Playing with fake snow in a classroom sensory box

Playing with fake snow in a classroom sensory box

Deep learning and exploring happens when children are encouraged to follow passions, explore interests, inquire and wonder. Giving children time to explore and honoring their investigations, thoughts and discoveries allows for real learning that will stay with children forever. I try to not get caught up in the push to follow pacing guides and “cover” the curriculum. I want my teaching to be deep so that the learning sticks and is meaningful and exciting for the children. I follow the children’s lead while making sure I am accountable to the curriculum, standards and expectations of my county. It’s a juggling act of sorts, and it’s not easy, but it’s something that I can’t do any other way. I strive to be that “good fairy” and give my children the gift of a lifelong sense of wonder and to keep my sense of wonder alive each day in our classroom. I can only do that when my focus is on the children in our classroom, their interests and their needs, at this moment in time.

How are you keeping wonder alive in your classroom? 

This post is cross posted on the #kinderchat blog  as part of the NaBloPoMo project. Early childhood educators from all over the world have contributed to the #kinderchat blog this month for daily posts about teaching children in the early grades.  Join us for our weekly chat on Twitter – 9pm EST Mondays under the #kinderchat hashtag – and for a new Webinar series starting January 30. Katie will be leading a conversation about writing in the early years at 9pm EST January 30. Join us in Blackboard Collaborate for the first #kinderchat Campfire Webinar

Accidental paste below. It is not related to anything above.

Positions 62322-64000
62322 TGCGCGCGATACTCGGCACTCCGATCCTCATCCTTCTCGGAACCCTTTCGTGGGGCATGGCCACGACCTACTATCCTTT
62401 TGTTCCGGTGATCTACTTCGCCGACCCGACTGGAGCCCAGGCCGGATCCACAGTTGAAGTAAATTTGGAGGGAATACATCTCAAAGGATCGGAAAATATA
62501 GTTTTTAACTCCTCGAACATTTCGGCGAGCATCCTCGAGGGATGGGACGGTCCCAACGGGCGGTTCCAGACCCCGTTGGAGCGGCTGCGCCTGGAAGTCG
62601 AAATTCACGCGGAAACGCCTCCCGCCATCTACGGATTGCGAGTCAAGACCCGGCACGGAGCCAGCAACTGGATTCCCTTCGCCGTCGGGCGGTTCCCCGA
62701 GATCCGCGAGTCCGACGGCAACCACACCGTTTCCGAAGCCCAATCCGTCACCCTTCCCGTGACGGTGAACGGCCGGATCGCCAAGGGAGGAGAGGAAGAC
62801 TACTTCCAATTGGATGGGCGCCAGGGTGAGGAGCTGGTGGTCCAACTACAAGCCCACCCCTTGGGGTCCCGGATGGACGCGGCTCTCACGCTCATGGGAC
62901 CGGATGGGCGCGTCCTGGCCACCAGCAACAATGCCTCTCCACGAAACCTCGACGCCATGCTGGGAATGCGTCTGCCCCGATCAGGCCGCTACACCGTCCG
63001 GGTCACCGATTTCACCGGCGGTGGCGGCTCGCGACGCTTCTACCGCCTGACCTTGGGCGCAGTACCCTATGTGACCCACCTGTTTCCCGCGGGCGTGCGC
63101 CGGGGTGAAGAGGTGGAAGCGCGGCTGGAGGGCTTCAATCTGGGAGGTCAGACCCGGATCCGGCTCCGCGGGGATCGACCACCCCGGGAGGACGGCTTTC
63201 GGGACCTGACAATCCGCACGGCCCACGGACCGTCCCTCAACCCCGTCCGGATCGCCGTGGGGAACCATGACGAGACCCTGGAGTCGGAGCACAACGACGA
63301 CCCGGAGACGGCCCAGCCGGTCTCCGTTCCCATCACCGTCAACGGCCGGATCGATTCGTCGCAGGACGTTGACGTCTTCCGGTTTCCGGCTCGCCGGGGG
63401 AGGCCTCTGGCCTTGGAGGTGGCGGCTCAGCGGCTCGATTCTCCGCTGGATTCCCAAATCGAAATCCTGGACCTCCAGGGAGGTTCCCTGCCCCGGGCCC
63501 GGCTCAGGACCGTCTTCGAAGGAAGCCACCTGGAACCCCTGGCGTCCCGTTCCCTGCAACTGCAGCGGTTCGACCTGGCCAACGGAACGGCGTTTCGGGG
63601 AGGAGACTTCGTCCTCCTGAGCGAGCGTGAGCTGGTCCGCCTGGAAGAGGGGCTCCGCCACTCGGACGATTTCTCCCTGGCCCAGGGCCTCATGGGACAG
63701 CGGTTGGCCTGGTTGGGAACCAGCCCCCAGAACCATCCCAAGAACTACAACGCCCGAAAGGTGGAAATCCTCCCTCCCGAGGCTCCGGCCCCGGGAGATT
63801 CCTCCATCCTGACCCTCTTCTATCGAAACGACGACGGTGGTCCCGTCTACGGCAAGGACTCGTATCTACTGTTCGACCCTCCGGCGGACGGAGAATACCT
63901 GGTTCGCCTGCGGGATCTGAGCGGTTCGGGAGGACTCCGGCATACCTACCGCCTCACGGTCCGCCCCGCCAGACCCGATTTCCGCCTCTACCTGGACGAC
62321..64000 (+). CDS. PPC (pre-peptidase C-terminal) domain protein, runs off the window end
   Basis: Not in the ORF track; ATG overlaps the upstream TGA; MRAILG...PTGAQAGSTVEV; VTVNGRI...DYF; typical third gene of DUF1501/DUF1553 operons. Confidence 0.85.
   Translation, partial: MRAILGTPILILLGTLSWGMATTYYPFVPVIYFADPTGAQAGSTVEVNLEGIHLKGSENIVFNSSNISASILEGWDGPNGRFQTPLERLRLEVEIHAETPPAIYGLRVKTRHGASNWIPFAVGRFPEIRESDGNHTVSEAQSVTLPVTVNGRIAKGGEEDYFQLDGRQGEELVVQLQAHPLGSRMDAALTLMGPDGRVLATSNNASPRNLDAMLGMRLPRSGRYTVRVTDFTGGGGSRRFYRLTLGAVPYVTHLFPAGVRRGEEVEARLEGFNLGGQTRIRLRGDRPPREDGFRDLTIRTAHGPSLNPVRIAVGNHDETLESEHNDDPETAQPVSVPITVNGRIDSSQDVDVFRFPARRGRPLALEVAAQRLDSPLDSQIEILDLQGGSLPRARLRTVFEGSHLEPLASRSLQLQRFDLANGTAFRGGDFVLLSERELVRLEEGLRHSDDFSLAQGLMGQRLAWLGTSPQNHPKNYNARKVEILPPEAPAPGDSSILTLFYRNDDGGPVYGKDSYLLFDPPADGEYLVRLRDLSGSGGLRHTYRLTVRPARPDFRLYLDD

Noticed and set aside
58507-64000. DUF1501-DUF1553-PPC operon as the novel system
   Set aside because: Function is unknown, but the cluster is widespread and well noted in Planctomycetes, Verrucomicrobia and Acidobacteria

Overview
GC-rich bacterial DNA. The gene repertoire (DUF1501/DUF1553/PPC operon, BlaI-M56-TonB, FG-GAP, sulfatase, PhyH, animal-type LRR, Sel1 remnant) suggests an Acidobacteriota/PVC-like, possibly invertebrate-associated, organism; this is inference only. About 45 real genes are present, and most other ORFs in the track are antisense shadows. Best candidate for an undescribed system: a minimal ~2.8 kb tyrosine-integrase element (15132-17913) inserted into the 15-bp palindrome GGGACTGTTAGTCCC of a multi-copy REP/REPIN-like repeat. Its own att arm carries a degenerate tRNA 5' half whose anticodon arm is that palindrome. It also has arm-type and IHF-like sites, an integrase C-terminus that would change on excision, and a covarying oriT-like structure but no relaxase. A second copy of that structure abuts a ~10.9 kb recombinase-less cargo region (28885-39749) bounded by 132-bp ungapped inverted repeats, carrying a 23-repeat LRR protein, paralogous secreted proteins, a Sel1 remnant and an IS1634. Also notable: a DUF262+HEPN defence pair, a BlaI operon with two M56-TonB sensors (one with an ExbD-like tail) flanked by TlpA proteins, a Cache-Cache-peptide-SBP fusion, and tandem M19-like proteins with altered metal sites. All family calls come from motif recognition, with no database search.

“In play a child always behaves beyond his average age, above his daily behavior. In play it is as though he were a head taller than himself.”

Lev Vygotsky

Several years ago I had a huge “a-ha” moment while reading Serious Players in the Primary Classroom: Empowering Children Through Active Learning Experiences. If you’re interested in meaningful, purposeful play and learning then this book is a must-read. My “a-ha” moment resulted in creating one of my favorite times of the day – Explore. I started Explore when I was teaching second grade, and have done it with first grade and now kindergarten. We start and end each day with 15-30 minutes of Explore time. When my students enter our room every morning they unpack and then choose an Explore station. I have a work board where the children move their name to indicate their choices. Choices might be: blocks, art, iPad, dramatic play, sand table, garden rocks, Legos, puppets, puzzles, games, math manipulatives, play-dough, building ramps, etc. Reading in the library and writing are always choices.  I typically have 12-16 choices with space for 4 children at each station.